Indigenous Australia

Today The British Museum opened Indigenous Australia enduring civilisation, organised with the National Museum of Australia and supported by BP. This is the first major exhibition in the UK to present a history of both Aboriginal peoples and Torres Strait Islanders, diverse cultures which have survived for over 60,000 years. Shown is a Bark painting of a barramundi, Western Arnhem Land (about 1961). Admission costs £10 (CLICK). View The British Museum YouTube video introduction, published today.

Wednesday, 22 April 2015

Portrait Painters

The Mall Galleries in central London is currently holding the annual exhibition of the Royal Society of Portrait Painters. There is a wide range of styles, media and prize-winners. Shown is Fabio by Brendan Kelly RP. Admission costs £3 for adults, £2.50 for silver surfers. CLICK for more pictures.

Earth Day

Did you know it is Earth Day today? (CLICK.) It's been going for 45 years and US President Obama has only just woken up to the fact that the world's finite resources are being gobbled up. PETA (People for the Ethical Treatment of Animals) has taken the opportunity to blame all the world's ills on eating animals. US model Kelly Chin is the latest Name to get her kit off in the vegan cause. Here she is in Beijing, her skin painted with the oceans and continents of planet Earth. Nice, but global warming isn't all due to cow farts.

Pierre-Paul Prud’hon

The Dulwich Picture Gallery in London will be joining in the bicentenary commemorations of the Battle of Waterloo this June with Napoleon’s draughtsman: Pierre-Paul Prud’hon. An exceptional talent working in post-revolutionary Paris, Prud’hon caught the attention of Napoleon Bonaparte during his reign as Emperor I. The Dulwich has borrowed 12 works on paper from Gray’s Musée Baron Martin in France, never before seen in the UK. Shown is Prud’hon's superb chalk drawing Male Nude, Arm Extended. The display runs from 23 June to 15 November (CLICK)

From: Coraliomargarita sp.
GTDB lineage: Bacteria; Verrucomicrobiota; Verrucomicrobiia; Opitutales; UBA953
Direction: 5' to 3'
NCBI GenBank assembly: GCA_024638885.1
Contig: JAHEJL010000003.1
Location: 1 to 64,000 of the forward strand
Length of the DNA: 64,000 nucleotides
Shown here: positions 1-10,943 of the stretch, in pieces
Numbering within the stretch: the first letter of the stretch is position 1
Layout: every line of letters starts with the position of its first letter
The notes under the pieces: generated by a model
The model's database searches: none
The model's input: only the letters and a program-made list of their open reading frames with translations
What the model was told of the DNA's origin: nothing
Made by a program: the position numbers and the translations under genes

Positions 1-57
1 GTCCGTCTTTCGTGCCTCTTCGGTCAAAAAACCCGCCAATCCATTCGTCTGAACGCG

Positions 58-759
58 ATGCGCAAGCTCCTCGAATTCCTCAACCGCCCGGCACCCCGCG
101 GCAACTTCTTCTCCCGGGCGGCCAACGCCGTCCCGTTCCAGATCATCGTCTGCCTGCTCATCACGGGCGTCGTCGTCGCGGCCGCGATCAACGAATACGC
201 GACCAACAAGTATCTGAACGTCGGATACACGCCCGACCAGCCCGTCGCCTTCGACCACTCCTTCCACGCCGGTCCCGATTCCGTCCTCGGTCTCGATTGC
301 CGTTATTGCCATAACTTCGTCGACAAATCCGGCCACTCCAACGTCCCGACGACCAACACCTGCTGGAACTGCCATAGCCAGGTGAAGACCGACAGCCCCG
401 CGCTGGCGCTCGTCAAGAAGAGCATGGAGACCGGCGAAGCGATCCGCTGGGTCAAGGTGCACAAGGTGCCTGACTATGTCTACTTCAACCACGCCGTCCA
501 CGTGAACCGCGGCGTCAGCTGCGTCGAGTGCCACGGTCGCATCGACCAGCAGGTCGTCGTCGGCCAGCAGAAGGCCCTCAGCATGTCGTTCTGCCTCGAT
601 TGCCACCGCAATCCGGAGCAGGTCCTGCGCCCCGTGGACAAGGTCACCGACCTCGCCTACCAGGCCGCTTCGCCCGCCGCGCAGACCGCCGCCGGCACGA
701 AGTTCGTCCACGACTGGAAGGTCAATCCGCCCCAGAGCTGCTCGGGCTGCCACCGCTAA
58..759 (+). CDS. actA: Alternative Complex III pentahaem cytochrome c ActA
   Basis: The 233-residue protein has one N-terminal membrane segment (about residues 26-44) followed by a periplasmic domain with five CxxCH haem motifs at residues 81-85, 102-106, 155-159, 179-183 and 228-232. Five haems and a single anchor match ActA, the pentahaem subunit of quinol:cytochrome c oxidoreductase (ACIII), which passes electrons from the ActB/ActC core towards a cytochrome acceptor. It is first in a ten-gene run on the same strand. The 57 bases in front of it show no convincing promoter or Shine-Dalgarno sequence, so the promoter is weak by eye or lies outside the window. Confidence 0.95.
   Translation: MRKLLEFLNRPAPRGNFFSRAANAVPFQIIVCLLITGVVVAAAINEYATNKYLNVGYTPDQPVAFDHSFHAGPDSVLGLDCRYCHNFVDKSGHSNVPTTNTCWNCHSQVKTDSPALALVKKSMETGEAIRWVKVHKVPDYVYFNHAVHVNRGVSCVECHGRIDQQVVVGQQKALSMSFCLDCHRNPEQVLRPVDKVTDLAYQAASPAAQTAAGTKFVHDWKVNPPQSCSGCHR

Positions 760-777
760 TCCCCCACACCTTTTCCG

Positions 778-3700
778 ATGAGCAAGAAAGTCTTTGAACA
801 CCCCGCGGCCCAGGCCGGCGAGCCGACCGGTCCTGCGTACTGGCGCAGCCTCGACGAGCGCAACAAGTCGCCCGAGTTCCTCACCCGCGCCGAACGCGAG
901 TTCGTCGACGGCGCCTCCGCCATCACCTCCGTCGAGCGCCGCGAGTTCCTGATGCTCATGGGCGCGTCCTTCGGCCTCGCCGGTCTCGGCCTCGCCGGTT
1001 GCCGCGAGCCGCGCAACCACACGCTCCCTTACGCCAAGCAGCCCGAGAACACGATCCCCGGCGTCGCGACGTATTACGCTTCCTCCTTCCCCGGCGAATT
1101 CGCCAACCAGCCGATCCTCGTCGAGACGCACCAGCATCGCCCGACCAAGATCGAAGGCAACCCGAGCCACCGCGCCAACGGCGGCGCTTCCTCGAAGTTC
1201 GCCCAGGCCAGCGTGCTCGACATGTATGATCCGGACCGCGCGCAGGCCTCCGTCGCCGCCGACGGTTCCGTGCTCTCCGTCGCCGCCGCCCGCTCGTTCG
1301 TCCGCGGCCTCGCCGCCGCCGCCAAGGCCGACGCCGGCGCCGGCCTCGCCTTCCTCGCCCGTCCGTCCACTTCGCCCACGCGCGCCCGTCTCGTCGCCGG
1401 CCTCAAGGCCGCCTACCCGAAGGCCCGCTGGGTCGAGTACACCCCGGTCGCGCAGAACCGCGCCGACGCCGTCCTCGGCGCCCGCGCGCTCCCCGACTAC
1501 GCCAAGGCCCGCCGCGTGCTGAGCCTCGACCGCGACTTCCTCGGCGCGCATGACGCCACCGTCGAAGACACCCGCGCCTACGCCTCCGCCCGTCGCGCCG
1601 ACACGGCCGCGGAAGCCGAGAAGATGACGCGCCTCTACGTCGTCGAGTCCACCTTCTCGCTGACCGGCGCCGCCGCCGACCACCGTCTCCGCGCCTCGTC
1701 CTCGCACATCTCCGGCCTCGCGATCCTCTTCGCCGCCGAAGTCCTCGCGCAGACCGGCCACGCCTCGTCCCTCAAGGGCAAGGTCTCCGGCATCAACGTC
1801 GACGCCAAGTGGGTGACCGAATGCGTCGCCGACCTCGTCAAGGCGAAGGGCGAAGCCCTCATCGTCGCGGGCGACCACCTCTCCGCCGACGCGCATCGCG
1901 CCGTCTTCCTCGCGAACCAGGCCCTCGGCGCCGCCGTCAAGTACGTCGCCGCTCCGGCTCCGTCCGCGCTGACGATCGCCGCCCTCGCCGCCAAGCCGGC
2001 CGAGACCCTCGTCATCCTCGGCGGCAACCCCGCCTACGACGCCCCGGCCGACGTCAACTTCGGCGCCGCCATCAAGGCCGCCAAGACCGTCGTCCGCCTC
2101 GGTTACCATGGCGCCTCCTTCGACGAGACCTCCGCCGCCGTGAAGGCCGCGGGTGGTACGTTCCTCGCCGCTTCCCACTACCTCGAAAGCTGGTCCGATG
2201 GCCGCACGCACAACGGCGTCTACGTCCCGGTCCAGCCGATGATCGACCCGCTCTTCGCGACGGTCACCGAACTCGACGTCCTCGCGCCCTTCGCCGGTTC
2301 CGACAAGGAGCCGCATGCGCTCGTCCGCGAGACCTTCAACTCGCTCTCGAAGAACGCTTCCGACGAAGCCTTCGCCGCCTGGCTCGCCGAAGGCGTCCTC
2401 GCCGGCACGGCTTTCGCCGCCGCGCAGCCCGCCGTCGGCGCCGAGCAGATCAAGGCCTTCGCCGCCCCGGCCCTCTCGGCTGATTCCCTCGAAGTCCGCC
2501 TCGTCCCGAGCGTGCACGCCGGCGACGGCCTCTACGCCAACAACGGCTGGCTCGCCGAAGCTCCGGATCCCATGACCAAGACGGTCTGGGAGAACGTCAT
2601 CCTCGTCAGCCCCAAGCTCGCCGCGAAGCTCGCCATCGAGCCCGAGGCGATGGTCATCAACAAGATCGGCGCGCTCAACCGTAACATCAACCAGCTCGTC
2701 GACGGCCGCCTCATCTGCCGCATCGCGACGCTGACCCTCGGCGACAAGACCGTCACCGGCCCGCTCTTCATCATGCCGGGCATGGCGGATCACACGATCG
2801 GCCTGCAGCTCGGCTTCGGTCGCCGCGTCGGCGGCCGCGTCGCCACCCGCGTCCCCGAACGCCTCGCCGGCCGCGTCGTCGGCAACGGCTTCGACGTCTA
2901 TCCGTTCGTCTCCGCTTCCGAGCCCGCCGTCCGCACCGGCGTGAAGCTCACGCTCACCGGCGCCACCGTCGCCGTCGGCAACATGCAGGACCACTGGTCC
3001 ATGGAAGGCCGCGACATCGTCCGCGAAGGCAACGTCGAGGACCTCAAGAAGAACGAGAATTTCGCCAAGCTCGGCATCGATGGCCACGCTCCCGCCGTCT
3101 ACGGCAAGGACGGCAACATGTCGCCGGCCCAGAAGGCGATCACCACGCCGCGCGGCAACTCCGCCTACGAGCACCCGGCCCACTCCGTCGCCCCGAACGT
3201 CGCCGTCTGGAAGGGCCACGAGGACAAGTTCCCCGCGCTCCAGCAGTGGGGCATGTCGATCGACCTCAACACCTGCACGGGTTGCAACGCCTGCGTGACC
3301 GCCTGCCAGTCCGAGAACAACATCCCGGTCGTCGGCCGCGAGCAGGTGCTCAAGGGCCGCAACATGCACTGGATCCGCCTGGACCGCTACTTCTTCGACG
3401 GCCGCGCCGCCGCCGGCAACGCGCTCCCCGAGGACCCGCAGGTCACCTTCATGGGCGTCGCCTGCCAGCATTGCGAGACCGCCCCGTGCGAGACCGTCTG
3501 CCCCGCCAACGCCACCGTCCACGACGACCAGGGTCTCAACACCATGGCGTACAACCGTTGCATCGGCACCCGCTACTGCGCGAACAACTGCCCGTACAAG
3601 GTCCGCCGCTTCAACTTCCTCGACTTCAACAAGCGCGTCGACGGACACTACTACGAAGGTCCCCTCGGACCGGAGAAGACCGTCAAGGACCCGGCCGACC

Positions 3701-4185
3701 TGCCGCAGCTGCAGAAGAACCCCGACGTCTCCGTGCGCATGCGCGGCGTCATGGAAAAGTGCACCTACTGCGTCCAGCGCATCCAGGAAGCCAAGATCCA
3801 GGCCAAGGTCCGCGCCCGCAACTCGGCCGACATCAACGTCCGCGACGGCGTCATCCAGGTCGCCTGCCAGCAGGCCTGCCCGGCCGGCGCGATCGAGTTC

Tuesday, 21 April 2015

No Privatisation

Staff at the National Gallery in London are striking again this week. No Privatisation is the call. They also want the London living wage, which they've been promised but not been granted, and the reinstatement of their PCS negotiator Candy. CLICK to see their support.

Monday, 20 April 2015

Waterloo Ignorance

The National Army Museum in London conducted a survey to find out what the British public knew about the Battle of Waterloo, one of the most momentous events in European History. 73% of respondents had little or no knowledge of the battle. Only 53% knew it was the Duke of Wellington who led the allied forces to victory. The remaining 47% thought it was Sir Winston Churchill, King Arthur or even Dumbledore from the Harry Potter series! Of the group aged 18-24, 84% said they know little or nothing about Waterloo and 12% said they had never heard of ir. 14% thought the French defeated the British at Waterloo, while a third had no idea who won (CLICK). As at least 25% of people living in London are foreigners, I'm surprised the results were this good. Politicians who advocate multiculturalism and witter on about immigrants learning British values haven't a clue what they're on about. Battle of Waterloo (1898) by William Holmes Sullivan was painted decades later. There were no war artists in those days. Shame.

Apsley House